Michaela Coel’s groundbreaking show quickly became one of the most-talked-about TV moments when it debuted earlier this year. Praised for its bold depiction of consent and trauma, I May Destroy You also serves up an authentic portrayal of Black British millennial life that’s rarely seen on screen. The equally provocative Chewing Gum that catapulted Coel to stardom is also a must-watch — but it’s her most-recent project that’s marked her out as one of this generation’s most-exciting auteurs.
Me and My Hair: Black and Proud
As part of Channel 4’s Black History Month UK programming, academic and broadcaster Emma Dabiri presents a documentary on Afro hair, examining how it shapes the Black British experience, delving into the science and busting widespread myths. In her 2019 book, Don’t Touch My Hair, Dabiri skilfully unpicked the history of Afro hair and how it intersects with issues such as racism, colonialism and slavery. This promises to be an equally insightful and frank study of an underserved subject.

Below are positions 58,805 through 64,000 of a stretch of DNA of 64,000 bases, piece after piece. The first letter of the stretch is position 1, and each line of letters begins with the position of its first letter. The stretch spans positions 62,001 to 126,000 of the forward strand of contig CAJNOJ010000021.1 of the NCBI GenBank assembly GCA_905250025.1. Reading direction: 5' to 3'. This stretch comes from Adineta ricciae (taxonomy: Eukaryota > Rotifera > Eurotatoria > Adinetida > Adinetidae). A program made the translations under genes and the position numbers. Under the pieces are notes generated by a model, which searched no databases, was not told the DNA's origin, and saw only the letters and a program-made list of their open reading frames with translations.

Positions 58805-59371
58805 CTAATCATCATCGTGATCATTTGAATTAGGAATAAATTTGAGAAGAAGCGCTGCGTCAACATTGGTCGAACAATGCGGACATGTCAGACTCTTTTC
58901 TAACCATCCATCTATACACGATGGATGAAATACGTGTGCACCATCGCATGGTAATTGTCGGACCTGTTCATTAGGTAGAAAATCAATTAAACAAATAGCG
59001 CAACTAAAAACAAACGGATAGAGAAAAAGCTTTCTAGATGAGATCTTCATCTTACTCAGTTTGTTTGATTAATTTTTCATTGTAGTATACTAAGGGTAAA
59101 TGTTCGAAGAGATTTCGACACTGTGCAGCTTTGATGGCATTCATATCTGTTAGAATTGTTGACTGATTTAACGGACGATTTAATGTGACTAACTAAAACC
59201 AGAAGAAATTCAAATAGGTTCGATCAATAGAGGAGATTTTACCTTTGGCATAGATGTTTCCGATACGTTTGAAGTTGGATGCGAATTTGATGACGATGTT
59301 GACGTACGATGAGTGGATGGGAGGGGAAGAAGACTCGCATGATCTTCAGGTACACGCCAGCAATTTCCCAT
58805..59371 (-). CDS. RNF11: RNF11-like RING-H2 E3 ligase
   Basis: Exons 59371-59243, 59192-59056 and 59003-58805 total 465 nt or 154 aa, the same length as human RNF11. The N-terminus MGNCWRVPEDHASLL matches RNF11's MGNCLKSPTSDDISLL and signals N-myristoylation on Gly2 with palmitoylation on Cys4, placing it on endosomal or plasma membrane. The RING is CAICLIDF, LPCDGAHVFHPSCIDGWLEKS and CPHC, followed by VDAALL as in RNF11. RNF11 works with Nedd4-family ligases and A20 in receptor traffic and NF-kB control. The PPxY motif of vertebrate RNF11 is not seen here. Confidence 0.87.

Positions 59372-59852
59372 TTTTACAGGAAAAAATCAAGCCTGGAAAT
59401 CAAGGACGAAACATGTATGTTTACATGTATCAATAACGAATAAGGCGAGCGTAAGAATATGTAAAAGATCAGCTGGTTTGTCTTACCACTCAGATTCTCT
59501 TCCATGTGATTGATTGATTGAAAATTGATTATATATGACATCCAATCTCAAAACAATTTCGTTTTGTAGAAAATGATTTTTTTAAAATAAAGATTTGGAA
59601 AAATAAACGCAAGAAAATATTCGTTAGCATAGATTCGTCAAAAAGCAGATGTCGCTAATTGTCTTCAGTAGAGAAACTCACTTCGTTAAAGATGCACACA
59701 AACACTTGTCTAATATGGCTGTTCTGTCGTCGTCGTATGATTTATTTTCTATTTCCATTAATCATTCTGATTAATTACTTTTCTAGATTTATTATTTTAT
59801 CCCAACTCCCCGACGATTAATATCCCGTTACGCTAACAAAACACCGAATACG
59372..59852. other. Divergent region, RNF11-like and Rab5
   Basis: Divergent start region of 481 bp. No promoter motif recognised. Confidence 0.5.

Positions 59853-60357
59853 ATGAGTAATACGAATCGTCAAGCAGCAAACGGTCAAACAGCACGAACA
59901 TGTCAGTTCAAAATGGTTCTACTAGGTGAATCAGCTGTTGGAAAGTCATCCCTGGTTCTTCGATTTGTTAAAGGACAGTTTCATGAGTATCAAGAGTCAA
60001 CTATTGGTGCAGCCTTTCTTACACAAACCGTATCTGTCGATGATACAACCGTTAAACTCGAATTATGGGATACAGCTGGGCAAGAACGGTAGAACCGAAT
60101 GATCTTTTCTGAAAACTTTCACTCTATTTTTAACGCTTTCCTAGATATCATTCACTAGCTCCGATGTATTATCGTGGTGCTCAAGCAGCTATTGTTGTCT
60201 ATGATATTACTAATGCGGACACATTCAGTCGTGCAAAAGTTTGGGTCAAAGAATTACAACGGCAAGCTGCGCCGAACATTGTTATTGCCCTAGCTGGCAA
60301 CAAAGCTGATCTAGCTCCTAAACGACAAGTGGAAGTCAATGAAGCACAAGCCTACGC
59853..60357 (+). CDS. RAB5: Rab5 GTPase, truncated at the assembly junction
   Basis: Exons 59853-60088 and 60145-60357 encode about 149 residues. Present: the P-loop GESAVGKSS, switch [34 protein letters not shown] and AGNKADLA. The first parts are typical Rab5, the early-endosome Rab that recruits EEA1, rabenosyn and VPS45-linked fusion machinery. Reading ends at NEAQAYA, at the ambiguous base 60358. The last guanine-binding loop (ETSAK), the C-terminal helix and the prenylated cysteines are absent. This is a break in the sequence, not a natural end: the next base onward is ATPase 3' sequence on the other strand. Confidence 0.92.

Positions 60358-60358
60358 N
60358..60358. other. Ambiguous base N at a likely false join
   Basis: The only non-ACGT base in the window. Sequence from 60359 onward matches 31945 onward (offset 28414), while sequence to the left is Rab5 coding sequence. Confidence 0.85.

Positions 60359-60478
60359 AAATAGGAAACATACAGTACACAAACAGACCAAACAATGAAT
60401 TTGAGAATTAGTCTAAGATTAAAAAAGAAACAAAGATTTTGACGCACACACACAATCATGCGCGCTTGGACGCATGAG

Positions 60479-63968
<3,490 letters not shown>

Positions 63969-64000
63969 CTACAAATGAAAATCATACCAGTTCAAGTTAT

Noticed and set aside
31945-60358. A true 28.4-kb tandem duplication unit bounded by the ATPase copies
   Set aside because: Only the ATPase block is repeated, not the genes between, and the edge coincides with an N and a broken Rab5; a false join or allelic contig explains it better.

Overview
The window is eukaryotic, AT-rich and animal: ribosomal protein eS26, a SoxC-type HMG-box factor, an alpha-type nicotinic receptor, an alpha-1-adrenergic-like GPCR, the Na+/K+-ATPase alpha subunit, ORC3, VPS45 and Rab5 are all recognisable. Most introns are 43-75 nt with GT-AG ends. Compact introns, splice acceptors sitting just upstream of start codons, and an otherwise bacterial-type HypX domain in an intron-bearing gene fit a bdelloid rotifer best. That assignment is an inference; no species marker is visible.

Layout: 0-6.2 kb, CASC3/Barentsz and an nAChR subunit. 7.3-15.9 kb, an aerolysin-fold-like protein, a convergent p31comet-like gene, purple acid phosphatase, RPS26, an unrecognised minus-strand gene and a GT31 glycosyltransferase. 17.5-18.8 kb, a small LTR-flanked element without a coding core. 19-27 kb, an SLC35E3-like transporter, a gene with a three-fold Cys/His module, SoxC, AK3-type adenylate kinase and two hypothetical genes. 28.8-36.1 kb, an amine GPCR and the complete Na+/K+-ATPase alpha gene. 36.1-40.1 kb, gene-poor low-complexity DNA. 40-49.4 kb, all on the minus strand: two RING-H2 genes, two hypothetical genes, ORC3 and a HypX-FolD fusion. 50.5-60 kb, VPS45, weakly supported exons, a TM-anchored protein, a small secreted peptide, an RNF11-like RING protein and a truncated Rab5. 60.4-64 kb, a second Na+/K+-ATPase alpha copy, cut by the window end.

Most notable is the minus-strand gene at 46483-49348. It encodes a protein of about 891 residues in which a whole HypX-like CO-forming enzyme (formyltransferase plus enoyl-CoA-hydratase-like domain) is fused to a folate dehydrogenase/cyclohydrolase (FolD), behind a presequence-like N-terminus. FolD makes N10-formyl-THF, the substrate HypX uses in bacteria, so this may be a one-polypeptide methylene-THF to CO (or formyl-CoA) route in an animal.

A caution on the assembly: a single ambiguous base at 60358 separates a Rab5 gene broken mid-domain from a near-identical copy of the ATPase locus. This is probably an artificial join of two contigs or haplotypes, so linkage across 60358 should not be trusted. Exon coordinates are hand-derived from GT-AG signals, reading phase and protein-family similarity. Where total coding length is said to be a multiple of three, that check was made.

While the British film industry has long had a penchant for period dramas, Amma Asante’s Belle, starring Gugu Mbatha-Raw, is among only a handful that center on people of color. Inspired by an 18th-century painting, the film fleshes out the true story of Dido Elizabeth Belle, the mixed-race daughter of a Royal Navy admiral and enslaved Black woman, who’s sent to live with her aristocratic uncle, Lord Mansfield. In between the elaborate sets, frocks and jewels, there’s a heart-warming love story – with a social-justice spin.
Death of England: Delroy at the National Theatre, London